From 0 to 1 With Elbow Grease – The Importance of Getting Into the Trenches When it Comes to Growth

At last week’s growth community group at Fishburners, Expert in Residence and Managing Director at ikaros, Daniel Lohrmann was in conversation with the head of marketing at Mad Paws, Karim Mouahbi.

Having helped grow Mad Paws from humble startup to Australia’s leading pet-service marketplace, Karim stressed the importance of getting into the trenches when it comes to growth—pairing your long-term blueprint with pure ‘elbow-grease’ strategies that give you quick results.

1 – Pick up the damn phone

Mad Paws grew rapidly in their early months, but quickly noticed the bottlenecks forming across their retention and revenue metrics. They had traction, but little revenue. Their solution: everyone on the team picked up the phone and talked to their early customers. His recommendation: don’t go in with a set of questions or too much of an agenda—you won’t learn anything. Just start with, ‘hi, you signed up—are you still interested?’ From there, you can lead into the actionable feedback, pain-points and feature requests you need to refine and grow.

2 – Build lean products, and validate through search demand

Karim stressed the importance of staying lean when building MVPs, providing early examples of Mad Paws products built using no-code tools like Unbounce, Jotform, Airtable and Zapier. For validation and early acquisition, he recommended search ads, specifically Google: If your business has demand on Google, early days this should be your complete focus. It’s much better than Facebook.’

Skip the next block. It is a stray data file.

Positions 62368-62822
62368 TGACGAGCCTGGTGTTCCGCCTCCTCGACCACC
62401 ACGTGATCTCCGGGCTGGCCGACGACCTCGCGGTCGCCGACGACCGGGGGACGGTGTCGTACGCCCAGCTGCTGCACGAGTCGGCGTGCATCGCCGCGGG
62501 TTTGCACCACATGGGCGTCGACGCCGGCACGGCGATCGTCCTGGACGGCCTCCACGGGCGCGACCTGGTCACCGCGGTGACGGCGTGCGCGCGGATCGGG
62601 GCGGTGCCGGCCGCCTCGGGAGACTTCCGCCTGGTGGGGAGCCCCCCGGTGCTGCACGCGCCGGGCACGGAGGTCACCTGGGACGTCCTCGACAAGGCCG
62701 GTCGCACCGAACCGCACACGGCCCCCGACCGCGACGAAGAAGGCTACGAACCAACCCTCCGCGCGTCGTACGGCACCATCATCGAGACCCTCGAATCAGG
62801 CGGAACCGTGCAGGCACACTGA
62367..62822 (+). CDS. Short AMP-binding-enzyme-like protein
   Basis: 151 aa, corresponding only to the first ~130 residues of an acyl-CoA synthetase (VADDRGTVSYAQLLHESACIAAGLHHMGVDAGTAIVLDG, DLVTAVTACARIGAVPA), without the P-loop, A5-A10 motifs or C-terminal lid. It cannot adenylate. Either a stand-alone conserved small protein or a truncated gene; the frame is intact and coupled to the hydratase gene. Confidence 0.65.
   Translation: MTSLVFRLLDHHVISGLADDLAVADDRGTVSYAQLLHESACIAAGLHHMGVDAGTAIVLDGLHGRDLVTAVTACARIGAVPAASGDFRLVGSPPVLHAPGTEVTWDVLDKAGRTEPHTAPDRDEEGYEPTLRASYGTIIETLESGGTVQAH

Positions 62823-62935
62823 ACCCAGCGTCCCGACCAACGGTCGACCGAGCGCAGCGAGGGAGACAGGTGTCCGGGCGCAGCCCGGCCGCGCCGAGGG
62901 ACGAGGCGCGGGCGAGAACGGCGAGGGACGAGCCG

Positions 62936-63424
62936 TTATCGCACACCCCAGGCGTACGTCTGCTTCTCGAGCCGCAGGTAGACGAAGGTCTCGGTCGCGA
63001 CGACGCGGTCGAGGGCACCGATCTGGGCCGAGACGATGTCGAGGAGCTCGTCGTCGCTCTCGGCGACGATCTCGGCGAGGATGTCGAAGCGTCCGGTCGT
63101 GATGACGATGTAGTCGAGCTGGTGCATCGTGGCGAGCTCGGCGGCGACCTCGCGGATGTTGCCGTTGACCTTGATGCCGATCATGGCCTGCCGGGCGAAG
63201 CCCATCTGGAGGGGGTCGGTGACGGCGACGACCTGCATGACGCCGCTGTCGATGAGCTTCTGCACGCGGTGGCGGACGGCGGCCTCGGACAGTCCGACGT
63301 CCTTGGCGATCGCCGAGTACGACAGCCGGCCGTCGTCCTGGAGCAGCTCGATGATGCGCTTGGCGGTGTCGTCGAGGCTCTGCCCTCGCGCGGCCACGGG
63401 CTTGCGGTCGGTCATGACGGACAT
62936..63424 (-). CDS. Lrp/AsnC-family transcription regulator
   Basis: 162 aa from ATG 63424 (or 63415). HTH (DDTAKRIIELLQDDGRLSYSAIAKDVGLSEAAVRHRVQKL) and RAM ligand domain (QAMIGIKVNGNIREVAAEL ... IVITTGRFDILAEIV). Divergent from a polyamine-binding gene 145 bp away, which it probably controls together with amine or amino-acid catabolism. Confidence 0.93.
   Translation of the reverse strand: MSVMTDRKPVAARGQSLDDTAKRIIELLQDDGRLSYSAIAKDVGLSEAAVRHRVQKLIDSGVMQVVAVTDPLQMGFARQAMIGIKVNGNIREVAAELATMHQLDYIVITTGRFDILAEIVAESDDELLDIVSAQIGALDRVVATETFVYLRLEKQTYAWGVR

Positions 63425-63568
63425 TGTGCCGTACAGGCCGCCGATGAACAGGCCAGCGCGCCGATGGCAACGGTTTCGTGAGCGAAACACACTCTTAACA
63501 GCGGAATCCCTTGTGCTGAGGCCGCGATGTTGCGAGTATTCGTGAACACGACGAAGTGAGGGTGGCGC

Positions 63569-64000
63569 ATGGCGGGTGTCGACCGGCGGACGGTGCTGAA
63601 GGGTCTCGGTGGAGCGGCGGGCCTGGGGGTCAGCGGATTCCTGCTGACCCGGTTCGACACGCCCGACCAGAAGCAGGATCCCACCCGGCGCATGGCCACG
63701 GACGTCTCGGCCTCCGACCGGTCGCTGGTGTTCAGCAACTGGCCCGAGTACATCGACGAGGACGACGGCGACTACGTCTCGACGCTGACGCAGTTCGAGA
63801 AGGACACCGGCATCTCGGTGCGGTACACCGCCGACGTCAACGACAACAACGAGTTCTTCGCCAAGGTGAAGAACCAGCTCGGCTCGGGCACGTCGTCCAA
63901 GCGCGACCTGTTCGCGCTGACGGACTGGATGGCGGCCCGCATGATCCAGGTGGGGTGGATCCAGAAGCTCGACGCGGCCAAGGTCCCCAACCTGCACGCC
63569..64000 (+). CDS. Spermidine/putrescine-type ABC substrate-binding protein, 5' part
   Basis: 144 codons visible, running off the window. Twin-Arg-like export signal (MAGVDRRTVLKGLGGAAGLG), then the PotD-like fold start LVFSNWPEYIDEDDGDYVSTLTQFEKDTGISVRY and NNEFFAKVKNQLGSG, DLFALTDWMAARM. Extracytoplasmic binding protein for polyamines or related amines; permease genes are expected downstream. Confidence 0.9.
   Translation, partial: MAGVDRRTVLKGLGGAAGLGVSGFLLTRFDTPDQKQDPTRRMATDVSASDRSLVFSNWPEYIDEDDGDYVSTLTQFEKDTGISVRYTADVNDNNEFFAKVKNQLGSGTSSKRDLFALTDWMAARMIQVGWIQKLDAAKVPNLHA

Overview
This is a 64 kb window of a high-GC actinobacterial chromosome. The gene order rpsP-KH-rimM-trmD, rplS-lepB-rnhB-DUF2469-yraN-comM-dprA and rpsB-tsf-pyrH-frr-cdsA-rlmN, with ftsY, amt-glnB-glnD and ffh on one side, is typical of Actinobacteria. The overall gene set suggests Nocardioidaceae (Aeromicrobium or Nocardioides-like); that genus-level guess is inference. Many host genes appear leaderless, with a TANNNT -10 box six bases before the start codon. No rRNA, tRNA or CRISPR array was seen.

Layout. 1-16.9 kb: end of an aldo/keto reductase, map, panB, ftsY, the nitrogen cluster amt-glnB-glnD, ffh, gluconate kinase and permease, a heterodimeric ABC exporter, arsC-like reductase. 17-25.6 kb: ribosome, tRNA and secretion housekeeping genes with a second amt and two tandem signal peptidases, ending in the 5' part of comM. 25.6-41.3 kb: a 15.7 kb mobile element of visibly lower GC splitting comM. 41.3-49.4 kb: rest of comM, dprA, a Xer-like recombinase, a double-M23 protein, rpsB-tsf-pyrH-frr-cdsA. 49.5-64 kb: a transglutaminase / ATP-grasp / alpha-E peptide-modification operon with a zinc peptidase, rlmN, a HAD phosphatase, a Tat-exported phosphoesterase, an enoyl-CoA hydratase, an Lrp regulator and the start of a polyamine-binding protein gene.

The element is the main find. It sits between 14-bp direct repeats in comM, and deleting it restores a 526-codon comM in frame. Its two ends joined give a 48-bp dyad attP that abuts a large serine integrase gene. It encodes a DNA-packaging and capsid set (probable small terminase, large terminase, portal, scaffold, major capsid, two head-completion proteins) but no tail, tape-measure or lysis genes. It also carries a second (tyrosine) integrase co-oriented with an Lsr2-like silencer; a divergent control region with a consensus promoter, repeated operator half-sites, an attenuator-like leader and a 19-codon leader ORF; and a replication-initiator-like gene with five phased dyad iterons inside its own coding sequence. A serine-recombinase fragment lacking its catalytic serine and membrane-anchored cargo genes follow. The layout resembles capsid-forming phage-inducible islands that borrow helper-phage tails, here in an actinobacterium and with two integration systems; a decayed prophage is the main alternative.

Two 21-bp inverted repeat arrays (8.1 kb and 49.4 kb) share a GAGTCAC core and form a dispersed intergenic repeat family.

3 – Once you have something people want, you can scale your strategies

For Mad Paws, once they tackled the bottlenecks across retention and revenue, they could look to scale their ‘elbow-grease’ tactics, for example—they moved from calls, to SMS, to push notifications. With a lot of traction and loyal users, they could focus on larger-impact strategies, such as their partnership with Qantas, and referral programs. With all of these strategies, he underlined the importance of keeping the community engaged and sticky, for example—referral programs should be more than just ‘give 30, get 30’—but should unlock something unique (for example, a product exclusive for referrals). At the end of the day, Karim stressed two crucial factors necessary to scale up: a clear understanding of what success looks like, and an experimentation culture that welcomes everyone with open arms.

4 – Karim’s key takeaway:

‘Expect to be kicked in the face, when you don’t it will feel like you’ve won a marathon. You’ll always have a huge priority list, but it’s never going to end. Keep on keeping on, and be nice to your colleagues.’

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